Feds reach settlement deal in move to eliminate UAW corruption
Detroit — Federal prosecutors announced a proposed settlement with the United Auto Workers aimed at eliminating fraud and corruption within one of the nation's most influential unions following a years-long crackdown on labor leaders.
The proposed deal includes oversight of the UAW for six years and would let rank-and-file workers decide whether to alter the union's constitution to allow for direct election of future leaders. Such a constitutional change would be groundbreaking and give members the right to hold elections and directly vote for new UAW leaders for the first time in more than 70 years.
The deal — which awaits approval by a federal judge—also includes the appointment of an independent monitor to combat fraud within the UAW and decide whether to discipline or remove high-ranking labor leaders. At least two members of the UAW’s governing board have been linked to the ongoing investigation, including union President Rory Gamble and Vice President Cindy Estrada.
But in announcing the deal Monday, after spending part of the past year investigating ties between Gamble and one of the UAW's highest-paid contractors, U.S. Attorney Matthew Schneider said Gamble is "not a target" of the ongoing investigation.
"We're not investigating Mr. Gamble," Schneider said. "I don't have any reason to investigate Mr. Gamble."
The criminal investigation of individuals continues, but the deal concludes the federal government’s investigation of the UAW, Schneider said.
"Today is about justice," Gamble told reporters during a news conference in Detroit. "While this process has been difficult for us as a union, the UAW going forward is clean — and we are a better union because of it."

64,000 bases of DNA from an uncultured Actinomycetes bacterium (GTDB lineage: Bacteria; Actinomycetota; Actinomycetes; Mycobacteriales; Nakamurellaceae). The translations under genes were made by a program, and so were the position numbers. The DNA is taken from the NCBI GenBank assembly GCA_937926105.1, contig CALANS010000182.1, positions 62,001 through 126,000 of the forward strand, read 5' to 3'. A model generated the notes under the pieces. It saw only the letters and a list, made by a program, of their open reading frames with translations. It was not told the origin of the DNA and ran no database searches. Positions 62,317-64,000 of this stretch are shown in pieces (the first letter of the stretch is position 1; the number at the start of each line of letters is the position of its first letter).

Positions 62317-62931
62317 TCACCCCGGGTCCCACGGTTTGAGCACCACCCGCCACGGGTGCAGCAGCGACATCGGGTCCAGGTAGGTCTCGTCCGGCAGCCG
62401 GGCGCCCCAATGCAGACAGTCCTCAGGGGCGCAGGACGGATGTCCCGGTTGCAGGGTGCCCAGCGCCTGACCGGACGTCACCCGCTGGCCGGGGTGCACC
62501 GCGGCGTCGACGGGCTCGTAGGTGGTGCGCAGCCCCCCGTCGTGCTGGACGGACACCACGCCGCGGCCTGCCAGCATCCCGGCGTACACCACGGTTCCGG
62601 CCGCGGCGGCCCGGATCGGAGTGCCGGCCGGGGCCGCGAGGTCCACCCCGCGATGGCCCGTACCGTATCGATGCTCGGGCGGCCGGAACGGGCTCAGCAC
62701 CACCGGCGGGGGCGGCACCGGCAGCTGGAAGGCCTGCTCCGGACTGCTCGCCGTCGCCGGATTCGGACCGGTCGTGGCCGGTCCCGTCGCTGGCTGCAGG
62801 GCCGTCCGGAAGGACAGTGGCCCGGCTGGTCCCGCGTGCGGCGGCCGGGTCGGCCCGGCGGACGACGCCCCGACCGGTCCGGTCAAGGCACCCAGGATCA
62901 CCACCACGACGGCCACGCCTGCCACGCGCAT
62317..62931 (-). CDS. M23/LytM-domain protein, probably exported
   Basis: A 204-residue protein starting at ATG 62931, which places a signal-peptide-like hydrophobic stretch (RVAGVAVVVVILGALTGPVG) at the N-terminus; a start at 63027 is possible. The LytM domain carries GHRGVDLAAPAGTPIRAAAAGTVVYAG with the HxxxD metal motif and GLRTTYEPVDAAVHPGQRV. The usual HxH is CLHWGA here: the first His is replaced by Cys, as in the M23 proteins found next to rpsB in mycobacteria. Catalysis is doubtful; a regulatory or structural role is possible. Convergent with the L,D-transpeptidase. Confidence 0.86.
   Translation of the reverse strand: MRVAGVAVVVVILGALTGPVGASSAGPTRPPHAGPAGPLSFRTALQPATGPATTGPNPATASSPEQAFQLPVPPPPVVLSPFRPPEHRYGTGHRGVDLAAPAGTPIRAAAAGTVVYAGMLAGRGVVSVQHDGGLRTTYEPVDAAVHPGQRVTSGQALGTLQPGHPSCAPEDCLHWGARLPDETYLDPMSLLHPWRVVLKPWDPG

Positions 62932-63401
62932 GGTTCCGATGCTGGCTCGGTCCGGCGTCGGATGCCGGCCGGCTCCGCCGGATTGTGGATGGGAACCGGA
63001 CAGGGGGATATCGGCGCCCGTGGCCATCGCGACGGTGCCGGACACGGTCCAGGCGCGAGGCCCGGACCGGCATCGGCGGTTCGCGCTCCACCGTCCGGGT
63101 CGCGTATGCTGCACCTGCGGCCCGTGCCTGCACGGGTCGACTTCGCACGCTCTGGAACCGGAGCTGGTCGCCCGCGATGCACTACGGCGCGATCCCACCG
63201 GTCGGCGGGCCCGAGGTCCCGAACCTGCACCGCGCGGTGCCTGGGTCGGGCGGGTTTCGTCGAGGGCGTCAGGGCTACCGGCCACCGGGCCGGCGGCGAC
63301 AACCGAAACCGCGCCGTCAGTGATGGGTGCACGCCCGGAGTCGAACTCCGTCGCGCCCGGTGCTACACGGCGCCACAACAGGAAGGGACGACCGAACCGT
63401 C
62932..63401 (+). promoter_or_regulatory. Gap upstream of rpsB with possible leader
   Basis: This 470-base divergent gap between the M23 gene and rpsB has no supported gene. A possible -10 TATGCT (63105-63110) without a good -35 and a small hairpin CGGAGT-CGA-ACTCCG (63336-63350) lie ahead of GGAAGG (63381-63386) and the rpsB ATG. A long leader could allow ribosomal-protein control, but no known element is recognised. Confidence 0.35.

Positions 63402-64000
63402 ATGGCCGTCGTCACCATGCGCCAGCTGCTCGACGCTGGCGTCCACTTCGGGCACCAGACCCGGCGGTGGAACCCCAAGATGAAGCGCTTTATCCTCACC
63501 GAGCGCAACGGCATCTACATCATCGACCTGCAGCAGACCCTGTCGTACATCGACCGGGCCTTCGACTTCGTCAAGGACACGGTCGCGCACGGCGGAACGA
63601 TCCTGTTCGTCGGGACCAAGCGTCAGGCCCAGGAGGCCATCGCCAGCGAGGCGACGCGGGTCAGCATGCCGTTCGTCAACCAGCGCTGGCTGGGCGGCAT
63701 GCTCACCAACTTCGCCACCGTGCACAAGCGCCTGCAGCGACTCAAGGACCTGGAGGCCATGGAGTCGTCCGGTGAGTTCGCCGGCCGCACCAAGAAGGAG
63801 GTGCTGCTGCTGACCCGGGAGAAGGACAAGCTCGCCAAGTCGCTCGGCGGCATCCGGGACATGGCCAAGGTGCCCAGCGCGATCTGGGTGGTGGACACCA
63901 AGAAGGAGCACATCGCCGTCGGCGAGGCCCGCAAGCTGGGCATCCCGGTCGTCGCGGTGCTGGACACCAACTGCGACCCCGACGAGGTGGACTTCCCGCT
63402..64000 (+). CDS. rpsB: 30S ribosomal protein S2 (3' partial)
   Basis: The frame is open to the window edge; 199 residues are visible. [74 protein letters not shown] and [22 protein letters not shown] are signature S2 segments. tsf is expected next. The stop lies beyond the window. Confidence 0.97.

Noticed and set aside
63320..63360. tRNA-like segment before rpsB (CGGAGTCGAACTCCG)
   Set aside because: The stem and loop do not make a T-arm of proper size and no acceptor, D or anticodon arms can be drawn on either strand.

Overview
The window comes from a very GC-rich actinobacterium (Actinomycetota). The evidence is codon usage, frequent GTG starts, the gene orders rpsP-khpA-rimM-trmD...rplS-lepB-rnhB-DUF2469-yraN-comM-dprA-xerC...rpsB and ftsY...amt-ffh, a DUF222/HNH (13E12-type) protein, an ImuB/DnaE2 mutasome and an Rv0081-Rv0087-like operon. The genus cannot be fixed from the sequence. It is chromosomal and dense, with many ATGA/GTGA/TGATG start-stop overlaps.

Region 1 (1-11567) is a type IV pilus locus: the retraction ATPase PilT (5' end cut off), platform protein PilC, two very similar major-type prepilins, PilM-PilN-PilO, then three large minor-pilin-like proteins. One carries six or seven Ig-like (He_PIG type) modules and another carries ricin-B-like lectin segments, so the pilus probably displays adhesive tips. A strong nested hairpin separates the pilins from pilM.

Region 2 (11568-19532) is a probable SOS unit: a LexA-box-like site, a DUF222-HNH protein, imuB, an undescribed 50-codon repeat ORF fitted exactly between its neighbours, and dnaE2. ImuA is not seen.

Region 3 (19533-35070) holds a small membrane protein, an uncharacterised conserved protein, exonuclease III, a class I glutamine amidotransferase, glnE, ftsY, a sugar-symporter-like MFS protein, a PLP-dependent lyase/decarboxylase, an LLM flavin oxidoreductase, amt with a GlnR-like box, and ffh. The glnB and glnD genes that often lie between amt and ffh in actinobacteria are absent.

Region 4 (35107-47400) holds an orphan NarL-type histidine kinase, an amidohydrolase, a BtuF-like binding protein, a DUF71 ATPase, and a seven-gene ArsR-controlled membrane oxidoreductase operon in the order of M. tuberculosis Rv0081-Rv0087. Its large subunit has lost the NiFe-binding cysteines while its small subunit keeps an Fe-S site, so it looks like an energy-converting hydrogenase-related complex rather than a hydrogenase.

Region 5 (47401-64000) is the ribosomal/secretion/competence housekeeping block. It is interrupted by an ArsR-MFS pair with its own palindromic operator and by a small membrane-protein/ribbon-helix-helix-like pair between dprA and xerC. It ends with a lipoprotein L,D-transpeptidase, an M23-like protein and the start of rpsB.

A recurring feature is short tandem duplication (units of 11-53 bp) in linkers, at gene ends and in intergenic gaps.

The union also is expected to pay costs related to the reform efforts — an expense that likely will total millions of dollars.
The deal is being announced in the waning weeks of the President Donald Trump administration and with the near-certainty that Schneider will leave office as the region's top prosecutor and be replaced by someone nominated by President-elect Joe Biden. There was speculation UAW officials would delay reaching a deal with prosecutors in hopes of reaching more favorable terms from a Biden administration.
The settlement comes amid an ongoing investigation of corruption that has pushed the UAW to the edge of federal oversight and led to more than a dozen convictions of auto industry figures, including former UAW presidents Gary Jones and Dennis Williams. Prosecutors and Gamble had been engaged in talks that have involved prolonged federal oversight to root out corruption within one of the nation's most influential unions.
The ongoing investigation has uncovered a wide range of illegal conduct by auto industry figures, some scheming together, others acting on their own. The crimes uncovered include breaking federal labor laws, stealing union funds, receiving bribes and illegal benefits, and trying to cover up the crimes.
This summer, Justice Department officials proposed subjecting the UAW to 10 years of federal oversight, one of the longest periods of federal supervision in recent history.
The appointment of an independent monitor overseeing UAW reforms is expected to be the linchpin of the agreement with the government. An agreement would settle criminal allegations that the UAW schemed with Fiat Chrysler Automobiles NV and others in a conspiracy to break federal labor laws and exchange bribes.
The election aspect of the deal follows support from a faction of UAW workers who have pursued holding a special convention to amend the constitution for the direct election of union leaders.
As the list of UAW leaders convicted of crimes has grown, members have called for international executive board members to be selected by "direct referendum elections" of the UAW membership — a sharp break with tradition. Currently, the rank-and-file elect delegates to represent them at a constitutional convention who vote for the leaders of the 13-member executive board.
For more than 70 years, a majority of those delegates have voted for the leaders recommended by the Reuther caucus, also known as the administrative caucus. The Reuther caucus has hundreds of members and currently includes all members of the UAW's executive board.